What are the real life use cases for tagged pointers?

This is mostly coming from reading about small 64-bit systems and possible uses of 64-bit word pointers.

To my understanding tagged pointers are addresses which can containing extra information in bits due to possible address space on that particular architecture is much smaller.

But then, is it possible to use tagged pointers beyond trivial cases? Any cool ideas / examples?

Are there popular libraries, frameworks taking advantage of 64-bit pointers via tagged pointers? Is that possible on every hardware?

closed as off-topic by gnat, user40980, ozz, GlenH7, Michael Kohne Oct 3 '13 at 20:05

This question appears to be off-topic. The users who voted to close gave this specific reason:

  • "Questions asking us to recommend a tool, library or favorite off-site resource are off-topic for Programmers as they tend to attract opinionated answers and spam. Instead, describe the problem and what has been done so far to solve it." – gnat, Community, ozz
If this question can be reworded to fit the rules in the help center, please edit the question.

  • 5
    Lisps frequently use tagged pointers to seamlessly switch between integers and bignums. With one tag the adress is interpreted as int and with another tag it is interpreted as pointer to a bignum. – Patrick Oct 2 '13 at 14:38
  • 2
    Some real uses of tagged pointers: * The Objective-C runtime in Mac OS X 10.7 - mikeash.com/pyblog/… * The Objective-C runtime in iOS 7 on ARM64 - mikeash.com/pyblog/friday-qa-2013-09-27-arm64-and-you.html – Andrew Medico Oct 2 '13 at 17:23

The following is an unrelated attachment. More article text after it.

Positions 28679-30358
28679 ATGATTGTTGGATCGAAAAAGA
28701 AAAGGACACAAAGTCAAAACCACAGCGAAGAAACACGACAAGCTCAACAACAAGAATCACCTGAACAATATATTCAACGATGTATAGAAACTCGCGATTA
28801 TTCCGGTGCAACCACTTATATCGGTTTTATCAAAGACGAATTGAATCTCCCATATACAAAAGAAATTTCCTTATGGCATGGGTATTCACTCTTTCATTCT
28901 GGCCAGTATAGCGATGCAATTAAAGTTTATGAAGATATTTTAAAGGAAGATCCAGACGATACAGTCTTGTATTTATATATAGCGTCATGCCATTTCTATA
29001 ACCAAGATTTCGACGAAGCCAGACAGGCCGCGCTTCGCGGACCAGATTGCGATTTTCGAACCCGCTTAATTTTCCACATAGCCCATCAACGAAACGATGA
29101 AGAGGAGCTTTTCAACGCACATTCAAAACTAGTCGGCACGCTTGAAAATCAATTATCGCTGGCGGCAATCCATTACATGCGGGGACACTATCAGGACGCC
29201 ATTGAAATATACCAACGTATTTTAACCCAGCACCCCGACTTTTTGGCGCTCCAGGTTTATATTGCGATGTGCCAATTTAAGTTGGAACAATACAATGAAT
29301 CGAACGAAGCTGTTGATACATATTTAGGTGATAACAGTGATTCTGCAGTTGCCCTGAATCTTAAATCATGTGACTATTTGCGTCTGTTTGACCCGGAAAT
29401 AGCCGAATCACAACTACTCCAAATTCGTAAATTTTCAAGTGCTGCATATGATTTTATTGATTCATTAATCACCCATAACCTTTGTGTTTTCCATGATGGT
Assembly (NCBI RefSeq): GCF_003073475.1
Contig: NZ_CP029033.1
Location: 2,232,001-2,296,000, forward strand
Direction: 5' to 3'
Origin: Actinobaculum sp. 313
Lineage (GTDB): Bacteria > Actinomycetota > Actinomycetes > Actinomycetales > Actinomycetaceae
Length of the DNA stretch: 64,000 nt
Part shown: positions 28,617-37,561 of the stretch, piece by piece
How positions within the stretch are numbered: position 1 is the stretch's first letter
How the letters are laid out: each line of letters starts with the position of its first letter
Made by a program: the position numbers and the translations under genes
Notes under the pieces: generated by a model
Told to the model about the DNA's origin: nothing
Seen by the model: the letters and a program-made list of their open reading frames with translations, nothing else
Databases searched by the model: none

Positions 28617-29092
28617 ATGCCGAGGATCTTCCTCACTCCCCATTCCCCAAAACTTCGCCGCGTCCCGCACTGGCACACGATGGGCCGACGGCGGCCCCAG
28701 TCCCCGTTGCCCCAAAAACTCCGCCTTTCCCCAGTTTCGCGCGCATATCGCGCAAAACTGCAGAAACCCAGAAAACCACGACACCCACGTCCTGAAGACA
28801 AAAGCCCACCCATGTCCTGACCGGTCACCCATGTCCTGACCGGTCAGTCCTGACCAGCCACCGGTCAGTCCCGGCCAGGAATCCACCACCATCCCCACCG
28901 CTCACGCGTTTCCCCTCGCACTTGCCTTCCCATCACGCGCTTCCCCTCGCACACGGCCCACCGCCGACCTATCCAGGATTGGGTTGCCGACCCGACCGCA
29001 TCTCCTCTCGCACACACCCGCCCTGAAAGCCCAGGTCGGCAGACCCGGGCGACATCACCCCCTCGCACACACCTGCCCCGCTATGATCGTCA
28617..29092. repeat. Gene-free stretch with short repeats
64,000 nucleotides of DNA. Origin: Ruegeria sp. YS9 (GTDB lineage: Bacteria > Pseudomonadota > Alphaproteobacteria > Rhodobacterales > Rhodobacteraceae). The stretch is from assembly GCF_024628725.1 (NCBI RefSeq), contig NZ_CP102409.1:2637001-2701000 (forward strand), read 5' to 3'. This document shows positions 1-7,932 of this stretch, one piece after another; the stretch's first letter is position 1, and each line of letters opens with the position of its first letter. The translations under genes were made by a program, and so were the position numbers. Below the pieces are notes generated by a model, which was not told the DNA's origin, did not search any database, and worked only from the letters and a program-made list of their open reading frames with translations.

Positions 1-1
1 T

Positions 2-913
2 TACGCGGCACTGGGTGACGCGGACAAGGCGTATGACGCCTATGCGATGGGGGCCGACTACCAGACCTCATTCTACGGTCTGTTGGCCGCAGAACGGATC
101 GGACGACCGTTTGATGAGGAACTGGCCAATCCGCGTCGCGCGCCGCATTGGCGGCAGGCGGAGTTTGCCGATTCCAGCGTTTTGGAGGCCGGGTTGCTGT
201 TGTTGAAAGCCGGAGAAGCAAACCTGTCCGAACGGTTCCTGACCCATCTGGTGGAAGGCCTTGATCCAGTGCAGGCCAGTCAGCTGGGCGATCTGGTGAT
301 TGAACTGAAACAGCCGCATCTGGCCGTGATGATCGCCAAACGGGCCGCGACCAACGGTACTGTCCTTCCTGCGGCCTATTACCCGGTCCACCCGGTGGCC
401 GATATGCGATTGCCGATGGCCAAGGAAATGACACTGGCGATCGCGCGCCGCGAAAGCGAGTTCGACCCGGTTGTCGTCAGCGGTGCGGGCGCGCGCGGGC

• of course a down vote... again... without any comment. – auselen Oct 2 '13 at 18:10
  • 1
    This question appears to be off-topic because it is a polling based question. No criteria have been provided to make any particular answer stand out more than any other answer. – GlenH7 Oct 3 '13 at 13:28
  • So this is not about "data structure concepts"? (programmers.stackexchange.com/help/on-topic) hmm... – auselen Oct 4 '13 at 18:33

The critbit trie library uses tagged pointers to differentiate between internal and external nodes in the trie. By ensuring that new nodes are allocated aligned to a certain value you are guaranteed that some of the lower bits of the address are zero, the number of which depends on the alignment you require. You can then store other info in these bits... in the case of critbit nodes the LSB is set if the node is external (a leaf). Just remember to untag the address if you intend to use it.

It saves having an extra member variable in the node structure.

  • The same trick is used in kd trees used for ray tracing - Wald et al. align nodes such that the lower two bits of the child pointer are always zero and use those bits to store the splitting plane. – user7043 Oct 2 '13 at 16:34

Not the answer you're looking for? Browse other questions tagged or ask your own question.